- Updated UN sexuality education guidance expands abortion content
Updated UN sexuality education guidance expands abortion content
Thursday, January 18, 2018
A revised edition of the United Nations’ International Technical Guidance on Sexuality Education released last week includes significant new recommendations on abortion, as well as new evidence that shows comprehensive sexuality education reduces unintended pregnancy and unsafe abortion.
The updated guidance provides an opportunity for governments and civil society organizations to strengthen their sexuality education programs by integrating abortion content. Such content additions will help adolescents make informed reproductive health choices, in turn helping countries achieve the Sustainable Development Goals (SDGs) related to health and gender equity.
“Ipas welcomes this updated guidance, as it supports our commitment to work with global, national and local institutions to advocate for the inclusion of accurate, non-biased information on abortion in comprehensive sexuality education programs,” says Cecilia Espinoza, Ipas senior advocacy advisor.
Since its initial publication in 2009, the technical guidance has provided governments and organizations with concrete recommendations on the development of evidence-based sexuality education curricula. Previously, just one learning objective addressed abortion and the importance of connecting youth with safe services, but the updated guidance also:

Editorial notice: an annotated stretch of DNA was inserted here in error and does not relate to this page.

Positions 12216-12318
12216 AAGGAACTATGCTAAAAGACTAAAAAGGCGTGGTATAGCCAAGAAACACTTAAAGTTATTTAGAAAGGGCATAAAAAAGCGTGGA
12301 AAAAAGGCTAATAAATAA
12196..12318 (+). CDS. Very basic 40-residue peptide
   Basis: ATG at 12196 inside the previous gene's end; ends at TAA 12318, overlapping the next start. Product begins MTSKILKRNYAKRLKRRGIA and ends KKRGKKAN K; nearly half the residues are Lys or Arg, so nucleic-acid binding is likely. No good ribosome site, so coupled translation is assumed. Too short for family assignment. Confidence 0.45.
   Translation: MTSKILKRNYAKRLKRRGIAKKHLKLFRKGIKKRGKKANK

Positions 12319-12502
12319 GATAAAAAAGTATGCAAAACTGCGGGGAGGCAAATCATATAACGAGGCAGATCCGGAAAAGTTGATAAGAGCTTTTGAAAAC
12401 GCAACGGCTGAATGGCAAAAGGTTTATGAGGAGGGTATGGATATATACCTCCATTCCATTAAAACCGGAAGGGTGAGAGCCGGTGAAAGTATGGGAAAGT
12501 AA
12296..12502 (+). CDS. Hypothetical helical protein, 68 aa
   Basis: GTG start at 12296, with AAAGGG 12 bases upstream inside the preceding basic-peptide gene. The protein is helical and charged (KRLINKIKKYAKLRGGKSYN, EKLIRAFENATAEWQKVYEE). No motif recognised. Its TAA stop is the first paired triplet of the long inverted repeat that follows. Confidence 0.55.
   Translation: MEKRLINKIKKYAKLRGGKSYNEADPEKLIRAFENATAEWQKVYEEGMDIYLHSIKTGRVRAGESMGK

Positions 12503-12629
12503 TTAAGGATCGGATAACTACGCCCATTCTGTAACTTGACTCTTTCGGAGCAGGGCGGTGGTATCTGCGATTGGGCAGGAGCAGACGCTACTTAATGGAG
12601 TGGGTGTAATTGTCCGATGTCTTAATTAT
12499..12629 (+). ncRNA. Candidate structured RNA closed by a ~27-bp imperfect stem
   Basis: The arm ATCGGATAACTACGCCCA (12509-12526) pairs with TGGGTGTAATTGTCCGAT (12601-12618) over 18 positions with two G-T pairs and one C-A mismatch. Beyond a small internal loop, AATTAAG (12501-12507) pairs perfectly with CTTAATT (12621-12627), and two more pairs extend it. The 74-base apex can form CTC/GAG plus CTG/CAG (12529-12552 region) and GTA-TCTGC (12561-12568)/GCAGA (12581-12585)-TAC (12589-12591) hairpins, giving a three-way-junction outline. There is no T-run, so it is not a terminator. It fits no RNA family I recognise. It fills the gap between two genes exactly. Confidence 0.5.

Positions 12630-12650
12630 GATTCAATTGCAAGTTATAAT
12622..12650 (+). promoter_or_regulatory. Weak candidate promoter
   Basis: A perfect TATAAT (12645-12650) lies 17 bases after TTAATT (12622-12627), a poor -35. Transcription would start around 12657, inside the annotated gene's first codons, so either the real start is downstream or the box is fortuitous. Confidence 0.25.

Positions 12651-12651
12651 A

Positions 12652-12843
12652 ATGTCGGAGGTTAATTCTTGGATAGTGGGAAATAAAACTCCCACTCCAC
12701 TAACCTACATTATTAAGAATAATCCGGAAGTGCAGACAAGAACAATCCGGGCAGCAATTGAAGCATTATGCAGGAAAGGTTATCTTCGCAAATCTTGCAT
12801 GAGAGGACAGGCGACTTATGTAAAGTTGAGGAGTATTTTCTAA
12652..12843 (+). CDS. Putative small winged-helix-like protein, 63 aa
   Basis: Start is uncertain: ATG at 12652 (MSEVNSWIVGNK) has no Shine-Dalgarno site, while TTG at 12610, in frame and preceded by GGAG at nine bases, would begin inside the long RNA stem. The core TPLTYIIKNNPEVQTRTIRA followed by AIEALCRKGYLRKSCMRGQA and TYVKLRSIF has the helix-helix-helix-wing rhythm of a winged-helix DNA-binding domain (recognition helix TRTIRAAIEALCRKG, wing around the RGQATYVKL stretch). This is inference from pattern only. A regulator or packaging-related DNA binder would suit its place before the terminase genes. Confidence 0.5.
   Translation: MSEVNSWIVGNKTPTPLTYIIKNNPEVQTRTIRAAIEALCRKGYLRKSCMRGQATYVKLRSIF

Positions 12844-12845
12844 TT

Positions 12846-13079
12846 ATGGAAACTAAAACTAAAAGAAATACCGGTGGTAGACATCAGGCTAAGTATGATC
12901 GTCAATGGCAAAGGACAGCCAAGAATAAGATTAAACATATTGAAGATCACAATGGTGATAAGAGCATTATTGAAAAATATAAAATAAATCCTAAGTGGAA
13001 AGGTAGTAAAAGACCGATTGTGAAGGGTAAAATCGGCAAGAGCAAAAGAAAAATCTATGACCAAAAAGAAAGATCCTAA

- Lists unsafe abortion as one of the key issues affecting young people’s health and well-being;
- Points to evidence that omitting important topics like abortion in sexuality education will lessen its effectiveness;
- Calls for young people to receive information on the abortion laws and policies that affect them, the serious health risks posed by unsafe abortion, and the importance of advocating for laws and policies that support human rights;
- Recommends that curricula provide scientifically accurate and complete information, including on topics that are often considered sensitive or stigmatized, such as contraception, HIV/AIDs, sexual orientation, gender identity and abortion.
The updated guidance calls for curricula to “encourage young people to understand how they can and should play an active role in the decision-making around their care, for example by reflecting on the importance of informed consent, privacy and confidentiality; and learning about how existing legal frameworks support or hinder their ability to make decisions about their health.”
“It’s essential that young people have information about abortion, understand the laws in their context, and know how to access safe services,” Espinoza says. “This updated guidance is significant because it points to new evidence that abortion must be included in curricula for maximum effectiveness, and it provides concrete, human rights-based objectives for making that a reality.”
Related: Watch a short video
about an Ipas Nepal project that provided women factory workers with classes on reproductive health and rights—including information on safe abortion. A project brief
provides details on implementation.